DBT Skills Computer Training for Routine CMH Providers

Award Information
Agency:
Department of Health and Human Services
Branch
n/a
Amount:
$781,985.00
Award Year:
2004
Program:
SBIR
Phase:
Phase II
Contract:
2R44MH065790-02
Agency Tracking Number:
MH065790
Solicitation Year:
n/a
Solicitation Topic Code:
n/a
Solicitation Number:
n/a
Small Business Information
BEHAVIORAL TECH RESEARCH, INC.
BEHAVIORAL TECH RESEARCH, INC., 4556 UNIVERSITY WAY NE, STE 221, SEATTLE, WA, 98105
Hubzone Owned:
N
Socially and Economically Disadvantaged:
N
Woman Owned:
N
Duns:
n/a
Principal Investigator:
LINDA DIMEFF
(206) 675-8588
LDIMEFF@BEHAVIORALTECHRESEARCH.COM
Business Contact:
(206) 675-8588
Research Institution:
n/a
Abstract
DESCRIPTION (provided by applicant): Dialectical Behavior Therapy (DBT) is a comprehensive psychosocial treatment that is efficacious for borderline personality disorder (BPD). In Phase I, we developed and evaluated an innovative computer-based training (CBT) prototype of a subset of DBT skills for mental health providers using an iterative process of prototype development, and tested the prototype's efficacy in a pilot randomized controlled trial (RCT). All Phase I aims were met and exceeded. In the RCT, statistically significant results favoring DBT were observed on all major outcome variables, including skills knowledge gains, ability to recall skills, as well as self-efficacy and motivation to treat BPD clients. In Phase II, we propose to expand the DBT skills CBT curricula to include two additional modules - mindfulness and emotion regulation. We will again use an iterative process of development seeking feedback from experts and end-users. We propose to conduct a RCT (N=75) comparing three groups: the DBT CBT, a comparable text-based curriculum (Guided Self-Study), and a CBT control. Major outcome variables will include DBT skills knowledge, recall, self-efficacy, motivation to treat BPD clients, as well as two clinical application measures: a performance-based assessment and a clinical application test. In addition, we propose a 3-month follow-up period to assess skills use and retention over time.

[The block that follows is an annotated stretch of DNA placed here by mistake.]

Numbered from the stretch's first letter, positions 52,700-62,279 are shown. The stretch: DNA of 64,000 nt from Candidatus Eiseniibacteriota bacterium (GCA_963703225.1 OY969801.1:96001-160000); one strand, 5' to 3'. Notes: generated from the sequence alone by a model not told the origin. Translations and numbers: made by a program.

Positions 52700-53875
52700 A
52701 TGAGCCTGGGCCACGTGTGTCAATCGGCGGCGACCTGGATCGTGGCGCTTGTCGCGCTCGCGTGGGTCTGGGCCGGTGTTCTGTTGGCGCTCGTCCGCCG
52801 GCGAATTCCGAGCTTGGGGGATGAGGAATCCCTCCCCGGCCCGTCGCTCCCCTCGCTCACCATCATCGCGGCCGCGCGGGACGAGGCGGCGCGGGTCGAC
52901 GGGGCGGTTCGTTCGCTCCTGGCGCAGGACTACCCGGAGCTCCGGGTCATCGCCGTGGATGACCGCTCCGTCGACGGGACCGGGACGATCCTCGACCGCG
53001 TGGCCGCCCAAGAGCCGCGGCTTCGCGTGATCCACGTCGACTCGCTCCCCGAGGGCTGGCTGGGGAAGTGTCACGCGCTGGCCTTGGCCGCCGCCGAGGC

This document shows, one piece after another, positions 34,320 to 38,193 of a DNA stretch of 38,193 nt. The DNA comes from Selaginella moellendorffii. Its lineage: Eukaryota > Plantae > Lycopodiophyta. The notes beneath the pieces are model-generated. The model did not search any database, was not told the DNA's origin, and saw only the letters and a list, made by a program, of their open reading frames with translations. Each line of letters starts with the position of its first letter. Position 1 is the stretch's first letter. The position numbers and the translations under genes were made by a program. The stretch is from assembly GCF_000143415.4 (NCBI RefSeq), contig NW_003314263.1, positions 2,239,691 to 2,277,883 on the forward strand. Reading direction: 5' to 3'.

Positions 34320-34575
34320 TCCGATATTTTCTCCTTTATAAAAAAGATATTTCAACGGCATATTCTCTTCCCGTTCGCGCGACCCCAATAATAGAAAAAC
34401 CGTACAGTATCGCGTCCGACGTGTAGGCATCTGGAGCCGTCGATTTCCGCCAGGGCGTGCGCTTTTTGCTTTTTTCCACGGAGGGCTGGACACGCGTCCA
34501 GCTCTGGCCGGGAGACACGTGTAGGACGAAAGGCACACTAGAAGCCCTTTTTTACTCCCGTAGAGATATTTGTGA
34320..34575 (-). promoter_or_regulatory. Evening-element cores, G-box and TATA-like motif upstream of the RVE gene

* information listed above is at the time of submission.

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